Mike Huckabee on 2012 bid: "My heart says no"

Former Arkansas Governor Mike Huckabee talks about his new book, 'A Simple Government: Twelve Things We Really Need from Washington (and a Trillion that We Don't!),' at the National Press Club February 24, 2011 in Washington, DC. The winner of the Iowa GOP caucus in 2008, Huckabee is said to be considering another run for the U.S. presidency in 2012. (Photo by Chip Somodevilla/Getty Images) Chip Somodevilla/Getty Images

Mike Huckabee
Mike Huckabee speaking at a campaign event in Michigan in 2008.
AP/Alex Brandon

Former Arkansas governor and 2008 GOP presidential candidate Mike Huckabee said on his Fox News program "Huckabee" that he will not be running for president in 2012.

On his program, Huckabee mentioned the fact that several presidential polls had put him ahead of many of the other potential GOP candidates for the 2012 race. However, Huckabee said he concluded after serious reflection that "all the factors say go, but my heart says no. And that's the decision I've made."

Huckabee called the decision not to run as a "spiritual" one made amidst the "profound peace" he found in quiet, personal contemplation.

The news of Huckabee's decision to run or not had largely been kept under wraps, with a Fox News executive claiming recently that Huckabee had "not told anyone at FOX News Channel his decision," prior to the on-air announcement.

Huckabee has a strong base among the social conservatives, and had been atop early polls of presidential favorites in the wide-open Republican primary field.

The Fox News host drew out the announcement on his program, waiting until the very end of his hour-long time slot to say whether or not he would run, despite hinting he might do so at the beginning of the show.

As CBS News reported in March, there had been mounting signs that Huckabee would not enter the race, including his decision to stay on the sidelines as potential rivals have scooped up key staffers, his lack of contact with operatives in key early states, and his decision to build a $3 million beach house in Santa Rosa Beach in Florida.

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Huckabee was getting between 25 and 30 percent of the votes in various early polls, The Washington Post reports. Those voters are now up for grabs, and after the announcement was made, several GOP candidates sought to gain a little of the Huckabee shine in statements praising the former governor and avid rock-and-roll fan.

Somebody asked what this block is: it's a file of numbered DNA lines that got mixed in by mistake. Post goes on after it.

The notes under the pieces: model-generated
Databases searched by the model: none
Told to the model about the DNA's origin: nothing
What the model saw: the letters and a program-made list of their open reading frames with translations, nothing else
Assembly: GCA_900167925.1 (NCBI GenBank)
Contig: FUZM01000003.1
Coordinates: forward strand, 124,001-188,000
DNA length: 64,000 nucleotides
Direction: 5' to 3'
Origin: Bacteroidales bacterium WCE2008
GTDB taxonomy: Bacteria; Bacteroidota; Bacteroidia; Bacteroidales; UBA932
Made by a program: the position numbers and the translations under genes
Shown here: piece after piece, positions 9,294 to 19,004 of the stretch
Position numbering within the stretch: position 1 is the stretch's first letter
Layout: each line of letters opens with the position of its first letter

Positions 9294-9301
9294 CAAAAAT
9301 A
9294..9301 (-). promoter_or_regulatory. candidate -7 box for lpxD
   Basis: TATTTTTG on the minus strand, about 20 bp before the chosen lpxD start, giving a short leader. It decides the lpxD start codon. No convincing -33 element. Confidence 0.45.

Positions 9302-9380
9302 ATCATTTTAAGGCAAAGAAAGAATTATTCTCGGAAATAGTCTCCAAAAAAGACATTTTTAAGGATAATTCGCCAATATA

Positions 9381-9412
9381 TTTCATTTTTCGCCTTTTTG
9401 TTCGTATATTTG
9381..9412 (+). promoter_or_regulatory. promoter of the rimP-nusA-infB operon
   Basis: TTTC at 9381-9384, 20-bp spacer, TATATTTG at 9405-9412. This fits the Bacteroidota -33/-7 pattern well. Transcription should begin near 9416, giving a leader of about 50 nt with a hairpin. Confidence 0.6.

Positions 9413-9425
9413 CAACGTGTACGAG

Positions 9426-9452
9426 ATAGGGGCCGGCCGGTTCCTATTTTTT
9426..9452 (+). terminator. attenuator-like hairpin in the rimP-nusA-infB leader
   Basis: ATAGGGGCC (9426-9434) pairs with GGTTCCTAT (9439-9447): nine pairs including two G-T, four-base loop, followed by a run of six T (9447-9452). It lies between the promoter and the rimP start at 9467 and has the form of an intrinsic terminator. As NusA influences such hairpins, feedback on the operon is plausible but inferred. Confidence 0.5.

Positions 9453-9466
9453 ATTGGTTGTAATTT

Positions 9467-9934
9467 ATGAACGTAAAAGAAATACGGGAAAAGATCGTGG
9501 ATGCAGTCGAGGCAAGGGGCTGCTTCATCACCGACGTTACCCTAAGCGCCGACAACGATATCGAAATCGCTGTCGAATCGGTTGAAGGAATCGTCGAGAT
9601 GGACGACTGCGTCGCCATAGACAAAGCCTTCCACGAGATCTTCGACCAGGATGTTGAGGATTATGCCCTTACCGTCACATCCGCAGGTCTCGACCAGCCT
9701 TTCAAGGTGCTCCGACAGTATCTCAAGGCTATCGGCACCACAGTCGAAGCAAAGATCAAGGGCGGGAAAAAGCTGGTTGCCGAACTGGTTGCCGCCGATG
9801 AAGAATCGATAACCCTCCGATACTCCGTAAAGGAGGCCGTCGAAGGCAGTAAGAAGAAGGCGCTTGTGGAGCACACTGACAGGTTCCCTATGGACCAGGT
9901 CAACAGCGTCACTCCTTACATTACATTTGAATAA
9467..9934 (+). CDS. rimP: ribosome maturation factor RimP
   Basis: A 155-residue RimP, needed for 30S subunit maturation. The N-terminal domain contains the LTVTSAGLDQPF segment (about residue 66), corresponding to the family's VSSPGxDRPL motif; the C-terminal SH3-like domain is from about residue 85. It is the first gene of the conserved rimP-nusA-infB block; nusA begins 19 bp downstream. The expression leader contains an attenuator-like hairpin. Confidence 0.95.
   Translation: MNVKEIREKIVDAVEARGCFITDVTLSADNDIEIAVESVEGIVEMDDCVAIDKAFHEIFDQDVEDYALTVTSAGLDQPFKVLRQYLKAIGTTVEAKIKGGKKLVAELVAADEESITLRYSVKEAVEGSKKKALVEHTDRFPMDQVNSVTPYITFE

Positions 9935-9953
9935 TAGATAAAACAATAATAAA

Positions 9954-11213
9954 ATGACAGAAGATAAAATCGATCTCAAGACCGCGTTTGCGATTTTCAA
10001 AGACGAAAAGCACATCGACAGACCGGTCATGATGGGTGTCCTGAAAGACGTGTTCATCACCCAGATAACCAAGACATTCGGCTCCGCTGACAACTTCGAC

Newt Gingrich said: "Had Governor Huckabee decided to run, there is no question he would have been a frontrunner in the 2012 campaign for president. He has achieved that prominence without a campaign simply based on his personal appeal and the attractiveness of his views and his character."

Rick Santorum said: "I have long admired Governor Huckabee and his commitment to talking about the critical issues facing America. Those of us who believe in the virtues and values of life and family can never have enough allies, and I am grateful to Governor Huckabee for helping to keep those issues front and center."

Former ambassador to China Jon Huntsman said: "Our country has been very fortunate to have Mike Huckabee as a leader and public servant. His commitment to this country and its core values -- life, liberty, and the pursuit of happiness -- is a model to which all elected officials should aspire. It is unfortunate that we will not have his voice -- or his bass guitar -- in the presidential debate, as our party would have benefited from his involvement."

Fox News suspended Gingrich and Santorum in early March ahead of likely presidential runs but notably declined to suspend Huckabee. Executives at the company had reportedly been pressuring Huckabee to make a decision.

Huckabee's absence from the race is good news for Santorum and another potential candidate, Rep. Michele Bachmann, who appear to be looking to win over the voters who might otherwise flock to Huckabee. The former governor was the surprise winner of the 2008 Iowa caucuses.

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